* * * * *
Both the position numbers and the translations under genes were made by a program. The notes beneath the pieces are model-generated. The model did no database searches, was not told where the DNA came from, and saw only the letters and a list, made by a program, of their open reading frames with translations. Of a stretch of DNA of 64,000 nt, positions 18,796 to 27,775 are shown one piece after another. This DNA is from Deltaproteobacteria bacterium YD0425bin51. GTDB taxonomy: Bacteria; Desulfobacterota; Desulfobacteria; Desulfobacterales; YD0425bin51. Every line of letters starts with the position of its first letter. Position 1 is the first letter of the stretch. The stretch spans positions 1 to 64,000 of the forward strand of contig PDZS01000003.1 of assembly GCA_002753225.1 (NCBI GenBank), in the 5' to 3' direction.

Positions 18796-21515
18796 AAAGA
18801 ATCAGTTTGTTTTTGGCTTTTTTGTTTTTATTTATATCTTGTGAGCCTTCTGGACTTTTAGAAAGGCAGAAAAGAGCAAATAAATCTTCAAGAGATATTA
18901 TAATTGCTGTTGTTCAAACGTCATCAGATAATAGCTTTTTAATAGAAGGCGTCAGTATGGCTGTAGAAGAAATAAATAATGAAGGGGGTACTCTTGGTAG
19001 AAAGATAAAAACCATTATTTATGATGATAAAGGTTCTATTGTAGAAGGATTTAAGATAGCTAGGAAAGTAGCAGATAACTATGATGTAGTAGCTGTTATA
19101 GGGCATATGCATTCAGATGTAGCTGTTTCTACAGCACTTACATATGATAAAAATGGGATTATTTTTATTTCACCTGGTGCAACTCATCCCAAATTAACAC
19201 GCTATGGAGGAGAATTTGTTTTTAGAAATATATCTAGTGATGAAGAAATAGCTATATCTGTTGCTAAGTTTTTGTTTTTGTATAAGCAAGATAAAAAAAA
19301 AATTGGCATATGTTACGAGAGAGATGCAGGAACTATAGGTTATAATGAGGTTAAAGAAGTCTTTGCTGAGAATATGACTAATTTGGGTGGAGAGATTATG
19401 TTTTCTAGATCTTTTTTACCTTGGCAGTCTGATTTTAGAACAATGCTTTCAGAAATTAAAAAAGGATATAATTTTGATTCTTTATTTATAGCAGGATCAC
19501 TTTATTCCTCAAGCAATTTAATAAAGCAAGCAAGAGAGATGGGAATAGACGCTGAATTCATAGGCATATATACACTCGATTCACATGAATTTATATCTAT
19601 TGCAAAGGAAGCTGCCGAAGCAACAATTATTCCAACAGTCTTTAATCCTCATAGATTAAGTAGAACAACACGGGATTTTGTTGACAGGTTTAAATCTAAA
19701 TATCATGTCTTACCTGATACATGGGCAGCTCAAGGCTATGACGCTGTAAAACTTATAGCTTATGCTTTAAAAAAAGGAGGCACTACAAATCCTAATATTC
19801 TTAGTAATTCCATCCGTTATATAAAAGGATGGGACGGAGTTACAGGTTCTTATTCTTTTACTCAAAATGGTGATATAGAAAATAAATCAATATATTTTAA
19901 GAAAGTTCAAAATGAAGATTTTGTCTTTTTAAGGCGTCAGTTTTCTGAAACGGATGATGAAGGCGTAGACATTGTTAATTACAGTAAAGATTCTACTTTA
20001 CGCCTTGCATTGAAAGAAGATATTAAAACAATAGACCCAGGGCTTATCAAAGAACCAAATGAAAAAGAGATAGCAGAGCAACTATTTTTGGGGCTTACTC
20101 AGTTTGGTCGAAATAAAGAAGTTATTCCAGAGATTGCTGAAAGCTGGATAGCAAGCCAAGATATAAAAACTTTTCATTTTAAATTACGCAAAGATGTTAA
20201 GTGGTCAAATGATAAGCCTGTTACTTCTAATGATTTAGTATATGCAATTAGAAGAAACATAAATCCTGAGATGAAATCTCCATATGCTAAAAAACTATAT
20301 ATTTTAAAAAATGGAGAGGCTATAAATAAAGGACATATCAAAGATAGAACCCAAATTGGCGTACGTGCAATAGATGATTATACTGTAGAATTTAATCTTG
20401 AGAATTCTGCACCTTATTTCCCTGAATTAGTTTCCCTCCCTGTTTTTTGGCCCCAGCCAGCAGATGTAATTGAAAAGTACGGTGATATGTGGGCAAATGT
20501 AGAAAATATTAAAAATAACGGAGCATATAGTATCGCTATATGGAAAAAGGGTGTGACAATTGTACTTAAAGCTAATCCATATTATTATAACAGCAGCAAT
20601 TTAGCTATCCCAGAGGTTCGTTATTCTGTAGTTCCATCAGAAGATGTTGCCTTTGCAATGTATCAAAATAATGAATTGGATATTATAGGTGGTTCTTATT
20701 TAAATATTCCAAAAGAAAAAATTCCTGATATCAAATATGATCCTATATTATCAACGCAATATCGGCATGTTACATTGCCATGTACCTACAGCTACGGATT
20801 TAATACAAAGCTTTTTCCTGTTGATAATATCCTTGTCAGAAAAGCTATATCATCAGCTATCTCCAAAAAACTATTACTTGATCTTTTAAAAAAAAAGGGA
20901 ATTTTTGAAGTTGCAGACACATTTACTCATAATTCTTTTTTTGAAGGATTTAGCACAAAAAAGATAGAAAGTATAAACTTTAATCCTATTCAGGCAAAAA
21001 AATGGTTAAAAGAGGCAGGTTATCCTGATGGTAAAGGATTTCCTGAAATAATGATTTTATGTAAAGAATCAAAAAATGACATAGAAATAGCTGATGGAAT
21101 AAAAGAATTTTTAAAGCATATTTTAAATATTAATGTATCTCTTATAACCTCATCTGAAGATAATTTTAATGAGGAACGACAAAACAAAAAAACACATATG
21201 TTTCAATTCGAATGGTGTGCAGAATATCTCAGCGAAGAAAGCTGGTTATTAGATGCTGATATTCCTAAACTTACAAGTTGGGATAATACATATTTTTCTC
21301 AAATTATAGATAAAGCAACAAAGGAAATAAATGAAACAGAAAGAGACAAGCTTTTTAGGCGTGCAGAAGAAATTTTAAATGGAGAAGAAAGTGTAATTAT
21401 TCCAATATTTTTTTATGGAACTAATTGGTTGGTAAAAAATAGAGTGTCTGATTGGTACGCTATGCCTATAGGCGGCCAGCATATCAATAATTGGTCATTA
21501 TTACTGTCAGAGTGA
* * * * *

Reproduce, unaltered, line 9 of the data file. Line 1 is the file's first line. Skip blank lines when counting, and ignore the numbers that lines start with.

19301 AATTGGCATATGTTACGAGAGAGATGCAGGAACTATAGGTTATAATGAGGTTAAAGAAGTCTTTGCTGAGAATATGACTAATTTGGGTGGAGAGATTATG